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New AIM CEO faces a busy to-do list

John Regan will be the new president and CEO of Associated Industries of Massachusetts.Lane Turner/Globe Staff/Globe Staff

John Regan just landed a big promotion to run Associated Industries of Massachusetts, but he probably shouldn’t plan much vacation time.

Regan, AIM’s top government relations manager, will have a full plate when he becomes chief executive of the powerful employer group on May 20, taking over for longtime chief Rick Lord. AIM board members said they conducted a thorough search before picking the inside candidate. Ten finalists were interviewed by a search committee, including six women or minorities. But Regan’s well-known lobbying expertise and negotiating skills stood out.

Now, he will put those attributes to the test. Regan, 58, will still wear his lobbyist hat until he can find a new head of government relations, which could take months. Here are a few of the items on his to-do list.

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Paid family and medical leave: The “Grand Bargain” legislative package of new labor laws that passed in 2018 brings a requirement that is vexing many employers. They need to decide soon about whether to opt out of a new state-administered paid leave program, because the assessments start kicking in on July 1.

Regan argues there are still several issues with the new program that need refinement, likely requiring the Legislature’s approval. He is currently negotiating with Raise Up Massachusetts, the coalition of labor and community activists that pushed for the paid-leave program, to come up with some fixes supported by both sides. One topic on the table: a possible postponement of that July 1 start date. He hopes to have a deal as soon as next week.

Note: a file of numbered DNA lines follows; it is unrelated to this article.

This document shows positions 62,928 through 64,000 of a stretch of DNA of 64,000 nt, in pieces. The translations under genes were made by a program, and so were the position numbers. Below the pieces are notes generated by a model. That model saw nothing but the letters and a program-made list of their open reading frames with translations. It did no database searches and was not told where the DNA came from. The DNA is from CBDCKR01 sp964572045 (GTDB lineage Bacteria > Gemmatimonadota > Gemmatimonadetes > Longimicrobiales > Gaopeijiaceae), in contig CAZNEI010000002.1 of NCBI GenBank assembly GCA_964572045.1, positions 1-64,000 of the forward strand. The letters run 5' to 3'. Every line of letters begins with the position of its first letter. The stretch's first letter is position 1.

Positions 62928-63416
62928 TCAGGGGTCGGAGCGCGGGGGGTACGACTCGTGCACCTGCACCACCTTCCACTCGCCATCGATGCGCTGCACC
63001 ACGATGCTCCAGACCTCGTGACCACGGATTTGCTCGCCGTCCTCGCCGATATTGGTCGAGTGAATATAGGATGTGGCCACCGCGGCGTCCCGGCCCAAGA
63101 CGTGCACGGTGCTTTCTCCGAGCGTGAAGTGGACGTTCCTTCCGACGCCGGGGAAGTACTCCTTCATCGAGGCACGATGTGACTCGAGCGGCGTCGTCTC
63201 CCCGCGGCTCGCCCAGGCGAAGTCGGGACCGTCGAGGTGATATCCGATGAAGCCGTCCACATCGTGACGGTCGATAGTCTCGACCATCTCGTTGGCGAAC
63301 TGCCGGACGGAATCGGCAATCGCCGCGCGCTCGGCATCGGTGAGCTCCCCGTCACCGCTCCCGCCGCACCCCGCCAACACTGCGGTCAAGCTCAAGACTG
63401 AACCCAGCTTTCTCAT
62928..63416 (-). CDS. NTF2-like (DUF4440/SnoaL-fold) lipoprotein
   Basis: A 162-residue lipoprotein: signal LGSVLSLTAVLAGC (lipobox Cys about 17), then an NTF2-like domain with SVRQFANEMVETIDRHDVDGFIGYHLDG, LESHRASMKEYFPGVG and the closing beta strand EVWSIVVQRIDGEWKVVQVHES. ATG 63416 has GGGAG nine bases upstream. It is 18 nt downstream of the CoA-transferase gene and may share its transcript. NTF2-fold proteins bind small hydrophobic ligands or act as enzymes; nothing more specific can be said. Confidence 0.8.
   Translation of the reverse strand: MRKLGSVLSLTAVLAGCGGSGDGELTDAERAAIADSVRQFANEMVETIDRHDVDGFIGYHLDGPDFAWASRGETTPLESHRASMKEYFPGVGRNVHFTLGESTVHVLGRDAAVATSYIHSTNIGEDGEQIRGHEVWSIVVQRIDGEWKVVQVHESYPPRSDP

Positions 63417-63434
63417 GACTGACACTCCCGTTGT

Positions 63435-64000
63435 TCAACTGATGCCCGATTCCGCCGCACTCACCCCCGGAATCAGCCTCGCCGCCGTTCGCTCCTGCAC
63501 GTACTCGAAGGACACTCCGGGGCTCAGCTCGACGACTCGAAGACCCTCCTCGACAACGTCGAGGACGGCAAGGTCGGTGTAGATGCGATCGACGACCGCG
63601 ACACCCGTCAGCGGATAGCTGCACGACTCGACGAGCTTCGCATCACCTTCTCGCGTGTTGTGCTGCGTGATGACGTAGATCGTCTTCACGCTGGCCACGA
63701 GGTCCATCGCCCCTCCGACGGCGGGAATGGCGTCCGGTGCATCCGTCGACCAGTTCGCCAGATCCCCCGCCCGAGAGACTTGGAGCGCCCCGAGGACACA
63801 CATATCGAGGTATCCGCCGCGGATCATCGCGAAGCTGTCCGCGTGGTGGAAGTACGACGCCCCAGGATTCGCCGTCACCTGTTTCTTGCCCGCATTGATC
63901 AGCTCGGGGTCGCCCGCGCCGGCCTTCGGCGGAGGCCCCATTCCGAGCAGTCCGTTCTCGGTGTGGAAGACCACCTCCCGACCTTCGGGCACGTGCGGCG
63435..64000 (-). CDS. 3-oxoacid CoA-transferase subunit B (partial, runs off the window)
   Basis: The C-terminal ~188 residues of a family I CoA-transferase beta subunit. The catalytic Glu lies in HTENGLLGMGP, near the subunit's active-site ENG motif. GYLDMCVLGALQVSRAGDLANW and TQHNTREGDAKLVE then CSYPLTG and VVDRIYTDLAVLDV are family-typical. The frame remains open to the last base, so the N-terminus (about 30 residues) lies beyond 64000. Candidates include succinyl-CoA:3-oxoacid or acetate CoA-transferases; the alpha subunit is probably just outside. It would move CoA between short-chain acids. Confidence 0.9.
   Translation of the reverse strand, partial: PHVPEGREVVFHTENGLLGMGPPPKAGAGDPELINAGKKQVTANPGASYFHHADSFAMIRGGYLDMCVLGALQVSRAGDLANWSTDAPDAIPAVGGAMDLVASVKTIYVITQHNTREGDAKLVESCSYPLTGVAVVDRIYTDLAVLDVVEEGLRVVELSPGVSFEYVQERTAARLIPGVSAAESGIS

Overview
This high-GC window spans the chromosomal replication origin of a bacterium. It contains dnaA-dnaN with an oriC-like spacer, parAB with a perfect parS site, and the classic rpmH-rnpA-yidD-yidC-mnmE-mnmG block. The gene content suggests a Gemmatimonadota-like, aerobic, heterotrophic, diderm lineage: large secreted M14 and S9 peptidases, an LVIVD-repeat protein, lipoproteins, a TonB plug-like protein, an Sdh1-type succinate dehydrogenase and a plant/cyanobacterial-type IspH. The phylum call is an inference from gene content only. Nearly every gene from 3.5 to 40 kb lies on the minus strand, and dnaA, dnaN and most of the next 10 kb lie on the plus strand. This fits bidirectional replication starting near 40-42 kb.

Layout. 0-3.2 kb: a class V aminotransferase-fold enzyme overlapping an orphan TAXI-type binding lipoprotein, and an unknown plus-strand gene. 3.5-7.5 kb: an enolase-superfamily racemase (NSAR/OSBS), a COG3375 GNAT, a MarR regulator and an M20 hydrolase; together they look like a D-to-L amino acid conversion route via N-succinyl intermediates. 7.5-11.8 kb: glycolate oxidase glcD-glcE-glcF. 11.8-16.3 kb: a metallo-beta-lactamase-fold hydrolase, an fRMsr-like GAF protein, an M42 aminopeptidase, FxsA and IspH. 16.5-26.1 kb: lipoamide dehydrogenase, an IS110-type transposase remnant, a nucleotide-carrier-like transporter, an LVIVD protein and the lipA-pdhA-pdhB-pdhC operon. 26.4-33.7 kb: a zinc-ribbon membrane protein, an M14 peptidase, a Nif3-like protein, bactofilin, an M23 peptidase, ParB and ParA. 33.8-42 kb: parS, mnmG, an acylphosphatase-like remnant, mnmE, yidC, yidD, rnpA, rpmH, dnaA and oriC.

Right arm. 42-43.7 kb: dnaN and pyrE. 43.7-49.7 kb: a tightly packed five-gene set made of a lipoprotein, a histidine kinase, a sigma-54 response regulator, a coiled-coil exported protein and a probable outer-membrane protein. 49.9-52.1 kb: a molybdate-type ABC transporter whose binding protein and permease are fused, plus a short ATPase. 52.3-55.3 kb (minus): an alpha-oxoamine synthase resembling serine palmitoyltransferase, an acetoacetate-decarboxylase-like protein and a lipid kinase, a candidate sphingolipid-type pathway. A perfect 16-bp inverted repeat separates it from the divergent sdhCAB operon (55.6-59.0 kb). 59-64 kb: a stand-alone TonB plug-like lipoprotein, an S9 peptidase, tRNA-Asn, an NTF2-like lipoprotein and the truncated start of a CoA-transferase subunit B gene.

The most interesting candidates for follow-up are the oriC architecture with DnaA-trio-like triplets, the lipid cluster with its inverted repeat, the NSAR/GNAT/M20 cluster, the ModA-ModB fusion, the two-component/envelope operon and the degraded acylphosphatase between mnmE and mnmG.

Extra income tax for high earners: Several business groups, including AIM, scored a reprieve when the Supreme Judicial Court last year nixed a ballot question calling for a “millionaires tax.” But the proponents are back with a new version they believe will withstand any court challenge, potentially putting the surcharge before voters in 2022.

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Before it goes to the ballot, the income tax surcharge needs to be passed by the Legislature this year or next, and then again in either 2021 or 2022. Regan argues there would be significant economic harm caused by the tax — an extra 4 percentage points on the income tax for earnings above $1 million — potentially chasing business owners and top executives away. He hopes a compromise can be reached on Beacon Hill to head it off, possibly through discussions he is having as part of a revenue task force assembled by Senate President Karen Spilka.

Transportation: Regan is also part of discussions among various chambers of commerce and other business groups aimed at improving the state’s transportation systems. Additional tolls and a gas tax increase are in the mix. Regan wants solutions that address concerns statewide, and not just Greater Boston and the MBTA service area. He also wants to ensure the state can effectively manage the revenue it currently gets for transportation, before adding more.

Health care reforms: Regan will continue to advocate for measures that don’t add to business costs, such as opposing significant assessments on health insurers or hospitals. He has scored one victory already: There are no signs a controversial assessment on employers to help pay for the state’s MassHealth insurance program that was supposed to last for only two years will be extended for the next fiscal year, as some business leaders once feared.

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Membership: While total dues collections are at an all-time high, membership at AIM is not. The group boasts of about 3,500 members, down from a peak of 7,000 in the early 2000s. AIM is studying ways to better market itself, and to make its regular online memos about the nitty-gritty of state government available only to dues-paying members. Regan says 3,500 is a nice number, but 7,000 is a nicer one.


Jon Chesto can be reached at jon.chesto@globe.com. Follow him on Twitter @jonchesto.